After long consideration, Rolfe decided to go and see Mrs. Holymead and question her about the packet of letters which Hill declared she had removed from Riversbrook after the murder. He realised that this was rather a risky course to pursue, for Mrs. Holymead was highly placed and could do him much harm if she got her husband to use his influence at the Home Office, for then he would have to admit that he had gone to her without the knowledge of his superior officer, on the statement of a discredited servant who had arranged a burglary in his master’s house the night he was murdered. Nevertheless, Rolfe decided to take the risk. The chance of getting somewhere nearer the solution of the Riversbrook mystery was worth it, and what a feather in his cap it would be if he solved the mystery! He was convinced that Chippenfield had shut out important light on the mystery by doggedly insisting, in order to buttress up his case against Birchill, that the piece of handkerchief which had been found in the dead man’s hand was a portion of a handkerchief which had belonged to the girl Fanning, and had been brought by Birchill from the Westminster flat on the night of the murder. It was more likely, in view of Hill’s story of the letters, that the handkerchief belonged to Mrs. Holymead. Rolfe had not made up his mind that Mrs. Holymead had committed the murder, but he was convinced that she and her letters had some connection with the baffling crime, and he determined to try and pierce the mystery by questioning her. Having arrived at this decision, he replaced his notebook in his coat pocket, knocked the ashes out of his pipe, and went to bed.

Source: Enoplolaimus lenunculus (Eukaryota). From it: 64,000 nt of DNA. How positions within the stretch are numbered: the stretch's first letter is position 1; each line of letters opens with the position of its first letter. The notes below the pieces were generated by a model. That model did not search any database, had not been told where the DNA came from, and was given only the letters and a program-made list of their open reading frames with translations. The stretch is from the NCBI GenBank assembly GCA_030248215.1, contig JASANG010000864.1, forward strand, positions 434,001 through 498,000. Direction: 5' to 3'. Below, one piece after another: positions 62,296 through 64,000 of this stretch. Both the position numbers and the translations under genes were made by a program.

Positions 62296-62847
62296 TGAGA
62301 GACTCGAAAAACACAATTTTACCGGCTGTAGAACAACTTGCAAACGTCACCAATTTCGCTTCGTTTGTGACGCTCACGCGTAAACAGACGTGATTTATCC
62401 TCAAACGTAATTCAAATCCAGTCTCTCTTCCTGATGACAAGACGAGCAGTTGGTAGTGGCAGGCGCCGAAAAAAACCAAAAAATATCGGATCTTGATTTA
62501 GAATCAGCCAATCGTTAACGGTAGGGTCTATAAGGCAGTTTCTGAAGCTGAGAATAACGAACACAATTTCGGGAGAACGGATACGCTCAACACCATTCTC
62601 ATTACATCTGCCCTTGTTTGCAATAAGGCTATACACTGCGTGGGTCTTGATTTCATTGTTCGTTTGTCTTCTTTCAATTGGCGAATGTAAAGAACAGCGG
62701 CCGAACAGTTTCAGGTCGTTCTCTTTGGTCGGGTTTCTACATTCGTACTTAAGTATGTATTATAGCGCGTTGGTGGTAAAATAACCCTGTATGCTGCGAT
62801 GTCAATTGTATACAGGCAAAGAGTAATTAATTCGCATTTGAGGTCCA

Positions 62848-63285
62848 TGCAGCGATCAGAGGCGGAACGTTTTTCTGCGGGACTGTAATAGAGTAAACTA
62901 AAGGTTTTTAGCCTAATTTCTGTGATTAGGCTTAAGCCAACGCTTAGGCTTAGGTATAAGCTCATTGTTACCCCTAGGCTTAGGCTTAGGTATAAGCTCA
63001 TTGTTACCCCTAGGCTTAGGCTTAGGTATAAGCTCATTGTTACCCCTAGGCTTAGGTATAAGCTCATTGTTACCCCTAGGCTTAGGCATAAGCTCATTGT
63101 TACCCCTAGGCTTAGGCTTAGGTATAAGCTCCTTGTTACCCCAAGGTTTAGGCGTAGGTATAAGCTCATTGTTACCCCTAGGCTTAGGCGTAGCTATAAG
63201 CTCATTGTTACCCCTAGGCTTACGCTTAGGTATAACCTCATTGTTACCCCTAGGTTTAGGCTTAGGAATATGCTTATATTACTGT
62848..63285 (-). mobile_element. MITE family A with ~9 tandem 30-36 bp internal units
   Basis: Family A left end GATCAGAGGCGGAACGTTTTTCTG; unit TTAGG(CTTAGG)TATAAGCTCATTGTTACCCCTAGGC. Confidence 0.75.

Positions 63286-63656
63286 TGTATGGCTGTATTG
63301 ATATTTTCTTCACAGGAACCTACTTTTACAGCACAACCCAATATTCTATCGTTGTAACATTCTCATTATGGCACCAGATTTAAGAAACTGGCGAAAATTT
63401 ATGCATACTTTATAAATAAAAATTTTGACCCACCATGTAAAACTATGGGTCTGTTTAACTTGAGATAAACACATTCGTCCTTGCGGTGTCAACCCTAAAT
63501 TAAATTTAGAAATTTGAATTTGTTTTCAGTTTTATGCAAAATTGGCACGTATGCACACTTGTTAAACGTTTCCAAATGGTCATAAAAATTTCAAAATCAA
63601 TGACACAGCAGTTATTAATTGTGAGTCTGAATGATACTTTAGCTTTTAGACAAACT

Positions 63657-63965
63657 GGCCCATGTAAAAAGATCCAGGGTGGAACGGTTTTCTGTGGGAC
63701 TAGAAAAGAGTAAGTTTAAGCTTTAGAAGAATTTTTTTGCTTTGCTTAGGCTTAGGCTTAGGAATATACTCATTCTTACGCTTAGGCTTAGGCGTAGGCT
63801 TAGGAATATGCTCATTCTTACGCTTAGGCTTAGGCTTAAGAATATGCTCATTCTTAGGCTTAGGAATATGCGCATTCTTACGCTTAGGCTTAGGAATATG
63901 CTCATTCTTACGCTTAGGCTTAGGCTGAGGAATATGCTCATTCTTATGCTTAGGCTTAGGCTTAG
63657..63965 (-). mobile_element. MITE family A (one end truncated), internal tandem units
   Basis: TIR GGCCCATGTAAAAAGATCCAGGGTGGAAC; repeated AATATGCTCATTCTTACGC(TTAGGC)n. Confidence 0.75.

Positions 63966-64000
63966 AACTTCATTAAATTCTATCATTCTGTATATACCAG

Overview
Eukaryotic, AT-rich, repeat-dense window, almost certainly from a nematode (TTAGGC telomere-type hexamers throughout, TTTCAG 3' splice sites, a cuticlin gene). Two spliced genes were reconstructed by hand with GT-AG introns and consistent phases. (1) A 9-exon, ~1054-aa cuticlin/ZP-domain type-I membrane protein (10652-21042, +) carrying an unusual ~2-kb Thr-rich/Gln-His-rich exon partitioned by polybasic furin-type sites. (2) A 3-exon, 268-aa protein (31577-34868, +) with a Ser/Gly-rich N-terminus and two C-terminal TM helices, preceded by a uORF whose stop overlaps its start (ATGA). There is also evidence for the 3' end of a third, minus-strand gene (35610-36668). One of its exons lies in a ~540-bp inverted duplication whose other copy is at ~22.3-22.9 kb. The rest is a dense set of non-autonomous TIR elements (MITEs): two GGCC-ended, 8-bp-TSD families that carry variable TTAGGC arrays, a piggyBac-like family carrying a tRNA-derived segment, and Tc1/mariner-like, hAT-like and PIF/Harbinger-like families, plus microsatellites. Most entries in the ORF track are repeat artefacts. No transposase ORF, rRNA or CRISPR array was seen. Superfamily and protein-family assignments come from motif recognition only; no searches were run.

Rolfe went to Hyde Park next day and walked from the Tube station to Holymead’s house at Princes Gate. The servant who answered his ring informed him, in reply to his question, that Mrs. Holymead was “Not at home.”
“Do you know when she will be home?” persisted Rolfe, forestalling an evident desire on the servant’s part to shut the door in his face.
The man looked at Rolfe doubtfully. Well-trained English servant though he was, and used to summing up strangers at a glance, he could not quite make out who Rolfe might be. But before he could come to a decision on the point a feminine voice behind him said:
“What is it, Trappon?”
The servant turned quickly in the direction of the voice. “It’s a er—er—party who wants to see Madam, mademoiselle,” he replied.
“Parti? What mean you by parti? Explain yourself, Trappon.”
“A person—a gentleman, mademoiselle,” replied Trappon, determined to be on the safe side.
“Open the door, Trappon, that I may see this gentleman.”
Trappon somewhat reluctantly complied, and a young lady stepped forward. She was tall and dark, with charming eyes which were also shrewd; she had a fine figure which a tight-fitting dress displayed rather too boldly for good taste, and she was sufficiently young to be able to appear quite girlish in the half light.